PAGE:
One of the attractions for enrolling in the Master of Fine Arts in Digital Media & Design (DMD) is the opportunity to work on collaborative projects within the community of creative artists in the School of Fine Arts and beyond.
As a senior in film studies at Chung-Ang University, one of South Korea’s leading private comprehensive research universities, Hongju (Hannah) Lim was becoming interested in exploring 3D animation, and also wanted to work more collaboratively with other visual media. One of her professors told her about UConn’s MFA in DMD.
“DMD brings together multiple disciplines. I thought, if I go there I will have the opportunity to really collaborate with others, and I really did,” says Lim, who is completing the DMD MFA program this spring. “During my graduate study, I’ve worked on developing animations for projection mapping in the lobby of The Bushnell Center for the Performing Arts in Hartford and I’ve also created scientific visualizations in collaboration with researchers in the Department of Marine Sciences and with other DMD students.”
Lim’s MFA thesis project, the 3D animated short film “Ensemble,” is part of the annual Master of Fine Arts Thesis Exhibition at The William Benton Museum of Art, which continues online at The Benton website. The exhibition includes works by graduating Studio Art and DMD MFA students. The Studio Art exhibition, titled “Sour Milk,” features works in photography, mixed media, video, animation, book arts, drawing, printmaking, and painting. The DMD exhibition, titled “Turning Point,” features 2D and 3D animations, UI/UX interactions and designs, digital games, and virtual reality.
Lim’s work “Ensemble” tells the story of a young composer who ignores his outgoing neighbors as he struggles to write music. Ultimately, he learns that the answer to making powerful music is not in his isolation, but in his interactions with neighbors. In the film, the composer leads his neighbors as they play their own instruments, which allows him to complete his new composition. Lim says the film reflects her own experiences.
“In my undergraduate years, people would ask me to spend some time with them, such as traveling to other cities together or going over to their houses to talk and play. However, I said ‘No, I need to study, I need to write my script because I need to concentrate on my school work,’” she says. “After I came here to the USA, I have noticed that for all those years I have missed my chance to learn from people around me. This new environment has helped me to learn by looking around at the people, places, and cultures that surround me. ‘Ensemble’ shows that the more you disconnect from reality, the more likely you will be to miss out on valuable interactions.”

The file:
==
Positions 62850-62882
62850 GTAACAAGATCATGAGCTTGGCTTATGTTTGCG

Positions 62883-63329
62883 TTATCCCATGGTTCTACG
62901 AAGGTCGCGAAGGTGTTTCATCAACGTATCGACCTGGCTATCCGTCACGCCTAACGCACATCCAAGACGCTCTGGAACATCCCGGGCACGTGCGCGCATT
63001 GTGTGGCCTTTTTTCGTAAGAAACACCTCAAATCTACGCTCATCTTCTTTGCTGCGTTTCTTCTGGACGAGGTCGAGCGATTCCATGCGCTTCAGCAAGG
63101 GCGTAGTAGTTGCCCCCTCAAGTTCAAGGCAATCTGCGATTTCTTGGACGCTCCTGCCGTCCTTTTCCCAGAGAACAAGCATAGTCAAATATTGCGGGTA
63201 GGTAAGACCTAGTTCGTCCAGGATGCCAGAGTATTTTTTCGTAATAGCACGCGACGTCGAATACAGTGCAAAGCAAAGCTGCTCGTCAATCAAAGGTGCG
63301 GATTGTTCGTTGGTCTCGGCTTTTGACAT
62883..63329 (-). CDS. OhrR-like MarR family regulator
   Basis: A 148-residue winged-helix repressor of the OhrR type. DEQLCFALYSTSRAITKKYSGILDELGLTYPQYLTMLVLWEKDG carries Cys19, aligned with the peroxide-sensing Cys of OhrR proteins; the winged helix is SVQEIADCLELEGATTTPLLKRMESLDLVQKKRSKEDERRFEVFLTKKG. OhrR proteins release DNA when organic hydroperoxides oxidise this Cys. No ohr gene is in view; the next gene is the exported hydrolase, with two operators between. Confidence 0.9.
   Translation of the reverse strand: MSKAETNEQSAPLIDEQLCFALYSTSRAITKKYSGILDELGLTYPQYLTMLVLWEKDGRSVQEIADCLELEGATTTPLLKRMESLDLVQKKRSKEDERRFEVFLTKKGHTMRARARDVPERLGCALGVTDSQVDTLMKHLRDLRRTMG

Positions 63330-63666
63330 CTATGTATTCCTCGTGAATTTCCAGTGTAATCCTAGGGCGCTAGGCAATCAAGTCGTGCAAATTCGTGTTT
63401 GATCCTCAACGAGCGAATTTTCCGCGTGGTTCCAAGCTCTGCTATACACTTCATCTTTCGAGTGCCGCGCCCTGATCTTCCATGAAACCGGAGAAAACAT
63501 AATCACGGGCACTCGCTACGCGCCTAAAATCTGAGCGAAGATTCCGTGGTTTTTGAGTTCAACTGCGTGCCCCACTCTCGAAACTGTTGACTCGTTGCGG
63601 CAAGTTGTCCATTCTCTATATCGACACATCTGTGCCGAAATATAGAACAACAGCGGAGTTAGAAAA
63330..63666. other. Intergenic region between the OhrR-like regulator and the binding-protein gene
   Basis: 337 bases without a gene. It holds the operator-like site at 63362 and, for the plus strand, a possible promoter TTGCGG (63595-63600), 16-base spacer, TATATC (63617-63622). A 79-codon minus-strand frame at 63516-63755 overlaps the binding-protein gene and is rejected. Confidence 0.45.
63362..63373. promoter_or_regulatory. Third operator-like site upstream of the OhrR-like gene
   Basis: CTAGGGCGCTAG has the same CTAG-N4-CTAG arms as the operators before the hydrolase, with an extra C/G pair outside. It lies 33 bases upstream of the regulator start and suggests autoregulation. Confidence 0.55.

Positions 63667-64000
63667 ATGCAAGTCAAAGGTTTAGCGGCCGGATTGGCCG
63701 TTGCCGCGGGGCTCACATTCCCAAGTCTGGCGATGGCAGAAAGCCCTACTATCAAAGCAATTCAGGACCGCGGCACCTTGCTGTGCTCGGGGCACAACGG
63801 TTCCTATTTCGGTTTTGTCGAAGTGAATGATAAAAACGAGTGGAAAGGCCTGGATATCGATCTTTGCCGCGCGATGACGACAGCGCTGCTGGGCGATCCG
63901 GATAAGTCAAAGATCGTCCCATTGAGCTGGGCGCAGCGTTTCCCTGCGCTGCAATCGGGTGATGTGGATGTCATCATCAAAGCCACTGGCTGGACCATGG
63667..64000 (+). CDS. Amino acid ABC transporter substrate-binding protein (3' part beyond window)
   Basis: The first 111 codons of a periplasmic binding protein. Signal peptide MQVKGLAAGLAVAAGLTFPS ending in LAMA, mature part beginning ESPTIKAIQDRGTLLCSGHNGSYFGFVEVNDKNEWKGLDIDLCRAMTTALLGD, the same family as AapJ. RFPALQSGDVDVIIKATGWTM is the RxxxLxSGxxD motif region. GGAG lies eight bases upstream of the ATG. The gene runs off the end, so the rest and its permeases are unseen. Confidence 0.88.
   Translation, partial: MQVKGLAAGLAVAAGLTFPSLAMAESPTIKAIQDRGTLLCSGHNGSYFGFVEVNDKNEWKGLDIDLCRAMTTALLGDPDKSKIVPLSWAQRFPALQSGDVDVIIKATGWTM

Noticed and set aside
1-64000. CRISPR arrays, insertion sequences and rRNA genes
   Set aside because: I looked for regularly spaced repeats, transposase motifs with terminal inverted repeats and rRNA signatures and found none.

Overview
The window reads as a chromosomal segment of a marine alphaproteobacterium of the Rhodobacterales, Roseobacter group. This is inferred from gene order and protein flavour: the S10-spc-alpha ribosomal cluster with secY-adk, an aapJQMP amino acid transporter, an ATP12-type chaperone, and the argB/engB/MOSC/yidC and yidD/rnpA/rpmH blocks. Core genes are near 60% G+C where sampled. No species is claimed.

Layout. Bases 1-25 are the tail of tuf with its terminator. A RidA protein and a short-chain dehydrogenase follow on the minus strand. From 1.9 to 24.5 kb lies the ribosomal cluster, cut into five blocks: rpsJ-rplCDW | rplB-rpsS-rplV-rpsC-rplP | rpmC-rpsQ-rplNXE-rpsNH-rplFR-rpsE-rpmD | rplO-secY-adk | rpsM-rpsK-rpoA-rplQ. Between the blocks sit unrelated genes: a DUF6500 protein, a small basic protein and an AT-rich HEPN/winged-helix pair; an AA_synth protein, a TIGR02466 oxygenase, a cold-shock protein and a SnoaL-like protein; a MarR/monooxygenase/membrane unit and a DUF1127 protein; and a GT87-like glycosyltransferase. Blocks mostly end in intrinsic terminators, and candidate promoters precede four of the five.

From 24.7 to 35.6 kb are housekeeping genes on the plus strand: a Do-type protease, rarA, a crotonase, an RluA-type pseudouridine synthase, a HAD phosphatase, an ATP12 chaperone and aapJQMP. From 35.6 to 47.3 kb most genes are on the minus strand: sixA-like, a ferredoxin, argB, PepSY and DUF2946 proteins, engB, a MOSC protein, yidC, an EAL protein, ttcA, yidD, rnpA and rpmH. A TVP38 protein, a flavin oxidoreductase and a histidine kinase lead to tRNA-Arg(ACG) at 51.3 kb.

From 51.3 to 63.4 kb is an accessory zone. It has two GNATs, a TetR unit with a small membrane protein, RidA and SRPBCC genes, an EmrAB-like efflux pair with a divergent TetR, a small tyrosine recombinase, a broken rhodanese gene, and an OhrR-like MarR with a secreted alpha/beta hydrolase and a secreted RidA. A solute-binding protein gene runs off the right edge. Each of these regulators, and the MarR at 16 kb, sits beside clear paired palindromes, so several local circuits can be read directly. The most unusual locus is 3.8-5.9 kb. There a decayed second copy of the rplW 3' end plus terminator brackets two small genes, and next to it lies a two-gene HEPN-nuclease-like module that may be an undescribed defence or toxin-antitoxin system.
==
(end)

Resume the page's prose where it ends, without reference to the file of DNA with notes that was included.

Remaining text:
Lim focused on character animation during her MFA work and telling stories about young adults and children. She originally wrote the script for “Ensemble” using only young adult characters but thought the storyline was too serious. She added children and music to the script to make it both lighter and more meaningful.
“Adding characters who are children to my film really conveyed what I want to say through the animation. Children are genuine and innocent, so their silly actions are more easily accepted. I believe the protagonist decided to spend time with the children because instinctively he doesn’t want to hurt their feelings. I decided to make the protagonist a composer, because music is something that can be very personal, but it is also something that you could collaborate on together,” she says. Lim has collaborated with a Korean music producer Ju Won Lee in making music for “Ensemble.”
In addition to Lim, the 2021 DMD MFA Exhibition “Turning Point” features the work of: Emma Atkinson, “when we were,” virtual reality video game; Yucheng Hang, “Cybertown,” interactive educational platform; Wenchao Lou, “Memory-Home-Food,” 2D cooking game; Claudia Nunez, “As You Wish,” 2D animation and pitch bible; and Renoj Varghese, “Microinteractions in Chatbots,” interaction design.
The 2021 MFA Studio Art exhibition “Sour Milk” considers what has soured, creating potential for positive change or harmful destruction. Judith Thorpe, professor of photography and MFA Program director, and Janet Pritchard, professor of photography and MFA Project Seminar coordinator, noted the challenges faced by this year’s MFA class: “Graduating during the time of COVID-19, the class of 2021 has encountered challenges never before imagined. Last year’s class bravely pivoted mid-spring while this year’s class continued facing a year of uncertainty. Blocked from their studios for months, they encountered and mastered alternate means of instruction, conception, production, and fabrication, always adjusting on the fly, driven by their will to create. We celebrate their accomplishments. They challenged themselves, creating new work in unexpected ways that reflect their insights and development over the past three years. Their creative work asks questions and then asks more questions. Their art is visual poetry that will continue to grow and develop after graduate school.”
“Sour Milk” features works by Joseph Caster, photography; Shelby Charlesworth, mixed media installation; Rachel Dickson, photography and video; Paul Michael, books arts and video; and Magdalena Pawlowski, painting and etchings.
An Emerging Artist Talk with the Studio Art MFA candidates will take place on Wednesday April 21 from 3 to 5 p.m. EDT via Zoom. Visit the online exhibition to register.